Man's role was to bring order out of chaos. Birthday parties seemed to move in opposite directions in several dimensions. They were bacchanals of material excess, except for the very poor, showering people with glittering junk, "fashions," technological gimcracks. They led recipients to believe they deserved praise and esteem for doing absolutely nothing but being there, vide Woody Allen's crack. They encouraged competition for love, on both sides of the giving equation, for the most unlaudable reasons.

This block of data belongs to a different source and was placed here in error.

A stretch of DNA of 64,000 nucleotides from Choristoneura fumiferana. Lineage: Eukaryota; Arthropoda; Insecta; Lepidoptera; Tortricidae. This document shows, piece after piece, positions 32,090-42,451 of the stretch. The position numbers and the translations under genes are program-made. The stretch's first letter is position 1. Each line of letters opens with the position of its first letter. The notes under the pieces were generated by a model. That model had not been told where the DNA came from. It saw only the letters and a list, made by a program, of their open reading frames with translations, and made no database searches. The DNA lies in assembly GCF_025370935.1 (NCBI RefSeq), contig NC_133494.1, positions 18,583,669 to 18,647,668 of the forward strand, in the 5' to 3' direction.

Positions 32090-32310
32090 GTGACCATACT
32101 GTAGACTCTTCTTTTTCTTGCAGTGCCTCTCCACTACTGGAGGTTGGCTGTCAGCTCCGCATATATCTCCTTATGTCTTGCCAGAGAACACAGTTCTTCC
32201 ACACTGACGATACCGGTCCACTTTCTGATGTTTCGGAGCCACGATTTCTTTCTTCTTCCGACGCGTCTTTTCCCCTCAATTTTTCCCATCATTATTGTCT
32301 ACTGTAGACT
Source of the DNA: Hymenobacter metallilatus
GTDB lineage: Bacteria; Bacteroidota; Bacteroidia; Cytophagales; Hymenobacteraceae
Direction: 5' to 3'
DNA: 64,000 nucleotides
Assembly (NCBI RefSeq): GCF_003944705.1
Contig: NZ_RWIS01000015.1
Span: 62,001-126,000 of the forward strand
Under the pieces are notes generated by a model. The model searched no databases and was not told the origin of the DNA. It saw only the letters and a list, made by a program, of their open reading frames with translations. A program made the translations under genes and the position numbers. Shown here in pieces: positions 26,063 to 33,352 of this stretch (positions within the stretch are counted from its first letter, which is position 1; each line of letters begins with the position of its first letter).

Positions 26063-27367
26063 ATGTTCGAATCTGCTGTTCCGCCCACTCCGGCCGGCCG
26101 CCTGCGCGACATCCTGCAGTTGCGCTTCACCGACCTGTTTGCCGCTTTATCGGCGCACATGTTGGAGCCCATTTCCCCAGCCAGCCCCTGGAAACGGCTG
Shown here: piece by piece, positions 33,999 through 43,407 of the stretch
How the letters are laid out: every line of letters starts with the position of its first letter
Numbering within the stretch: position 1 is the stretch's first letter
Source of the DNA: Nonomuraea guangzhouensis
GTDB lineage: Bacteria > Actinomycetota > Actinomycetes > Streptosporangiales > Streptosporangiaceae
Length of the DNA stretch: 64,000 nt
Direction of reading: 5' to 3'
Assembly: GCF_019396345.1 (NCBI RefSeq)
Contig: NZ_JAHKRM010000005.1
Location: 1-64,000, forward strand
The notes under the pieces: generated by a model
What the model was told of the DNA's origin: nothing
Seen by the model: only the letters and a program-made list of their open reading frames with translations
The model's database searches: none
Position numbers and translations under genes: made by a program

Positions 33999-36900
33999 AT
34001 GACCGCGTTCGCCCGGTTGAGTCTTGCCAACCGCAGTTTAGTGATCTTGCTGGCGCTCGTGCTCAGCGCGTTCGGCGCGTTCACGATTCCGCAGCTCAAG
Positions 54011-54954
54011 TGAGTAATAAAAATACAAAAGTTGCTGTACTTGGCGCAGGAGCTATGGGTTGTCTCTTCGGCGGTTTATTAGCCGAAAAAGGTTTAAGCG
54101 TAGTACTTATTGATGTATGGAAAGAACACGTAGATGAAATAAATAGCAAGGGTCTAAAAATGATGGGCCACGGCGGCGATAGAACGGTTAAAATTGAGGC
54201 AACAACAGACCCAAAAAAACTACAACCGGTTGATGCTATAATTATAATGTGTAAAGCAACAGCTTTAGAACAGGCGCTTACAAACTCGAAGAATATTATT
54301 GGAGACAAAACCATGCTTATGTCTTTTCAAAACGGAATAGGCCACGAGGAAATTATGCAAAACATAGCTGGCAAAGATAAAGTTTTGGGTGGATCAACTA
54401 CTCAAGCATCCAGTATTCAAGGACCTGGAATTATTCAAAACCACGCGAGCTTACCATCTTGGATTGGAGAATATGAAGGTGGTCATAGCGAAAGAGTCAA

He passed a billboard for a shopping mall and suddenly realized he hadn't gotten a present, for which Evelyn had reminded him as he left. Usually she did that well in advance, for the full congeries of offspring, his, hers and theirs. He thought of Gretchen's very retired maternal grandmother. Lord, do not let her be there tonight. So hard to be cosmopolitanly friendly and not give vent to Wagnerian chords in her cheerful, solicitous presence. His memory was never world-class -- certainly not an age factor -- but there were some things a person never forgets, and enough about that. He pulled his '88 Accord into the mall parking lot. The torture began. What does one get for a seven- (six-, five-) year-old who has everything a daughter of the Sheik of Bahrain has and a couple Limited Too tanktops more. A spare bedroom at his daughter's upscale suburban home filled, jammed, overflowing with every toy Mattel, Hasbro, Imaginarium has made for female prepubescents since Bill Clinton took his second oath of office (and forevermore left the White House as a venue of comedy, for which the present occupant has not allowed any slack). So many clothes that the child's mother must keep a list and make sure she wears at least once every garment she has been given (her two grandmothers and one great-grandmother were insanely lavish) and her birthday parties (one for children and one for adults, often immediately following the former) drew as many as forty guests, all of whom had to pony up the price of admission, a present guaranteed, it is fervently hoped, to elicit a whelp of glee from recipient and a chorus of oohs and aahs from the craning audience at the unwrapping ritual, if only for the allotted ten seconds before being hurled into a pile and dutifully noted by mother, faced with the mind-rotting chore of writing forty thank-you notes to which little Gretch would with unceasing complaint hen-scratch her John Hancock and, eventually, reciprocating at forty equally baleful birthday parties.